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Trouble in paradise: Lord Ted gets a visit from the local heavies

In an extract from his book, Andy Martin recounts the story of our errant knight falling in love with night-club dancer Lola – the trouble was she belonged to someone else

Saturday 11 April 2020 12:56 BST
Ted turned his back on his landed gentry and opted for the waves
Ted turned his back on his landed gentry and opted for the waves

We were sitting at one of those benches in front of the Coffee Gallery in Haleiwa. We were supposed to be talking about surfing. It was what I was getting paid for, being a “surfing correspondent” at the time. I was not a girlfriend correspondent or anything like it. But Ted reckoned the key to becoming the Perfect Surfer was to have a Perfect Surfer Girl right alongside you. “Show me the perfect guy and I will show you the perfect woman,” I said, slamming down my glass of iced latte.

Being Ted, he didn’t see that as an irony-laced rhetorical challenge, he thought I really wanted to know what a perfect guy would look like. “I guess he would be something like a combination of Kelly Slater and Winston Churchill,” he said. Slater had not only won the first US Excalibur contest in 1986 but had risen, in the 1990s, to become the hottest young surfer in the world. Churchill was synonymous (in Ted’s mind) with Ted himself.

“OK,” said I, giving way on this point. “So what would your perfect woman look like then?” Again I was being sceptical. I thought this would floor old Ted. As usual I was wrong.

“I know exactly what she would look like,” he replied smugly, as if he already had intimate knowledge of the perfect woman. “One day you’ll see.”

Ted was a dreamer, and he wouldn’t be swerved

“You’re a dreamer,” I said.

“She is real, I know it.”

“Even if she is real,” I said, trying to meet him halfway, “surely you are narrowing down your options very severely.” I tried reasoning with him. “Isn’t it better just to see what happens and not walk around with an image of perfection in your head? You’re automatically ruling out 99.9 per cent of the female half of the human race. You’re looking at a world of pain. Why make life difficult for yourself?” And other such reasonable and sensible remarks.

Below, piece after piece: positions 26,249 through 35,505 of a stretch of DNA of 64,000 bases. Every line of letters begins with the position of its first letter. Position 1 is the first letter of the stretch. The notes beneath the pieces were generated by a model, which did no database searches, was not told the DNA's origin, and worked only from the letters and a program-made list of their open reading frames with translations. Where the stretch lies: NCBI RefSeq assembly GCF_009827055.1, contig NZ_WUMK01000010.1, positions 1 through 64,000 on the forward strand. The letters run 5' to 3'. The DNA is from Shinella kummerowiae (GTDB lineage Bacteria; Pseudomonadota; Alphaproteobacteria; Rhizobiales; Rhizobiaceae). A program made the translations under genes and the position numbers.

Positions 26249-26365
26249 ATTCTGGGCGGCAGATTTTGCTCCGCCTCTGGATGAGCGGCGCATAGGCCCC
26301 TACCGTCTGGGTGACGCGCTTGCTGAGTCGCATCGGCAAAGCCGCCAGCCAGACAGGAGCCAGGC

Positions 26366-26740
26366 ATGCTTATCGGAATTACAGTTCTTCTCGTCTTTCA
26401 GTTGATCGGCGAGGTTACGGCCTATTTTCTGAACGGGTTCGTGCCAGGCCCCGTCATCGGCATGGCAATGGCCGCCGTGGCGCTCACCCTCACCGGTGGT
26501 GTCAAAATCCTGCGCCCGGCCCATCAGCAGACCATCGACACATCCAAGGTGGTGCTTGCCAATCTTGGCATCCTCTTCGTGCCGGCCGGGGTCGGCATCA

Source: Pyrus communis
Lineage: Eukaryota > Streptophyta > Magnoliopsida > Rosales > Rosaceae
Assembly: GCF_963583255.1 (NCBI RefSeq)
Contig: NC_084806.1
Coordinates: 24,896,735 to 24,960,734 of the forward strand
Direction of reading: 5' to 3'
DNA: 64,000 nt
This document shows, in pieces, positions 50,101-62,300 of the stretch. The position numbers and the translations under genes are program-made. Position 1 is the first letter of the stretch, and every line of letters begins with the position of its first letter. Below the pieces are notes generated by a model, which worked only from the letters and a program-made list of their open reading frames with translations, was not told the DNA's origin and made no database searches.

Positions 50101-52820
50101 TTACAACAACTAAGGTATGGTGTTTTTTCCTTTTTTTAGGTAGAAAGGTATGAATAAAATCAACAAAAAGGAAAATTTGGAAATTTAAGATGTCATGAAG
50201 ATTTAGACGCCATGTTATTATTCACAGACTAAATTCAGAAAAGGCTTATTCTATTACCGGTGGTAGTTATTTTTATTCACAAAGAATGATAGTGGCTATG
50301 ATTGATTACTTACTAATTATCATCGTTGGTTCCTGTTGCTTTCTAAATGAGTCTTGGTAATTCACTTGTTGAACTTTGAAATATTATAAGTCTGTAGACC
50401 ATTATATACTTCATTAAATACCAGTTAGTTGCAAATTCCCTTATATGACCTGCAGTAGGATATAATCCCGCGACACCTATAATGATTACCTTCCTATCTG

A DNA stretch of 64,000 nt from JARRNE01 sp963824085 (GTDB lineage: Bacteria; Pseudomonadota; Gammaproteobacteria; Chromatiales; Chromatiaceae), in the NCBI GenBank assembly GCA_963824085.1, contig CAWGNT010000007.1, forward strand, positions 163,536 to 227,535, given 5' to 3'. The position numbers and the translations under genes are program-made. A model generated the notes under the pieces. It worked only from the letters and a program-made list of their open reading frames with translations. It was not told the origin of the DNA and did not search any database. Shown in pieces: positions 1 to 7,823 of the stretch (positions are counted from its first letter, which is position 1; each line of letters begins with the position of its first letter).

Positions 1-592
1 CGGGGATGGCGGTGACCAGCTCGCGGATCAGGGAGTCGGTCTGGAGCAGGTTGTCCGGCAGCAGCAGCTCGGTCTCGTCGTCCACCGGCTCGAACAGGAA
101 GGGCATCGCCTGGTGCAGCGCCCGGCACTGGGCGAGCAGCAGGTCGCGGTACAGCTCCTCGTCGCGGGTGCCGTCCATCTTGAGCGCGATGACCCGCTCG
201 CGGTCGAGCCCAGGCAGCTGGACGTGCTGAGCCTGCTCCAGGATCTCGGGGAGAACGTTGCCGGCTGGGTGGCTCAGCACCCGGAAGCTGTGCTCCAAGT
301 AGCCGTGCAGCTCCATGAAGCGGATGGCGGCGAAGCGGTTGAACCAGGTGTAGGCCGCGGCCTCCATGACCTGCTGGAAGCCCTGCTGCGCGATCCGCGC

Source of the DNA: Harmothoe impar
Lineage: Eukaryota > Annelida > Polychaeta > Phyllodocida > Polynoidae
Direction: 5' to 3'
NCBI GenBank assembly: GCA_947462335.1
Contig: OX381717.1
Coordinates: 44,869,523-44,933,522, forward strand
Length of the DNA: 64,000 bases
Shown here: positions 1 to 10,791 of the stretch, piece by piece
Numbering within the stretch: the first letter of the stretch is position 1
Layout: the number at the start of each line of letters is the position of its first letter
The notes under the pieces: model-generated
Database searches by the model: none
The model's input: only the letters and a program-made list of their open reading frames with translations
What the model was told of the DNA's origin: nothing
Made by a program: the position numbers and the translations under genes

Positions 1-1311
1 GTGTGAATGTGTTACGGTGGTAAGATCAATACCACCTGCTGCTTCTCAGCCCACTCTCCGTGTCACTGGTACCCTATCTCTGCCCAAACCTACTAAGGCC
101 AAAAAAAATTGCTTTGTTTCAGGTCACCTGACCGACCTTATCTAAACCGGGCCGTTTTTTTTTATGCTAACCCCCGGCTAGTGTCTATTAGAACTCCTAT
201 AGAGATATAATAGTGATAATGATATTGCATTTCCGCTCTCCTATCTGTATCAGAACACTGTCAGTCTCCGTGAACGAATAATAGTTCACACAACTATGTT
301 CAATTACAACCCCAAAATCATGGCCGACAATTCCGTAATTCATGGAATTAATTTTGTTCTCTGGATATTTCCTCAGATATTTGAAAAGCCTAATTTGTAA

But Ted remained unconvinced. Or, to turn it around, convinced. It was all clear in his mind. He would not swerve from the path. The quest for the unattainable must go on. You could almost say that Ted was constantly auditioning. It was thanks to Ted that, a year or so after this conversation, I got to go to Femme Nu, in downtown Honolulu. I guess I might not have gone otherwise. You can call it – as it was then known – an “exotic dance” club. Or a pole-dancing venue. Or just plain old “strip joint.” I’m not going to argue with you.

‘She loves me, you know,’ he was unmoved. It was impossible to catch him out: he reminded me of certain philosophers who have their entire systems fully articulated in their heads

The scene reminded me a lot of the day before finals at the university library (where I had been not so long before) when undergraduates who had not really worked hard enough were suddenly impelled to study overtime and were focusing on their textbooks so that they would remember everything the next day when they would be tested on their knowledge.

At Femme Nu, all the guys were majoring in anatomy. They were a bit rusty and they needed to go over the details one last time so it would be clearly fixed in their mind’s eye for future reference. They wanted to graduate cum laude. They were focused. I guess the main difference was that they would fork out dollar bills of various denominations and shove them into the band that each of the dancers wore around their leg. Like a tip, rewarding (or soliciting) special attention.

Lola wasn’t on stage though. She didn’t need to be. She was sitting with us in a booth away from the bright lights. We were in shadow, bathed only in a discreet glow. I only ever saw her in outline – the silhouette of Lola. Even though she was naked, many of the details were lost to me. Nor, to be honest, did we have much of a conversation. Ted introduced me and I said hi to her. But she was busy at the time, nuzzling Ted’s neck and whispering in his ear. She was sitting on his lap. She had her arms around him.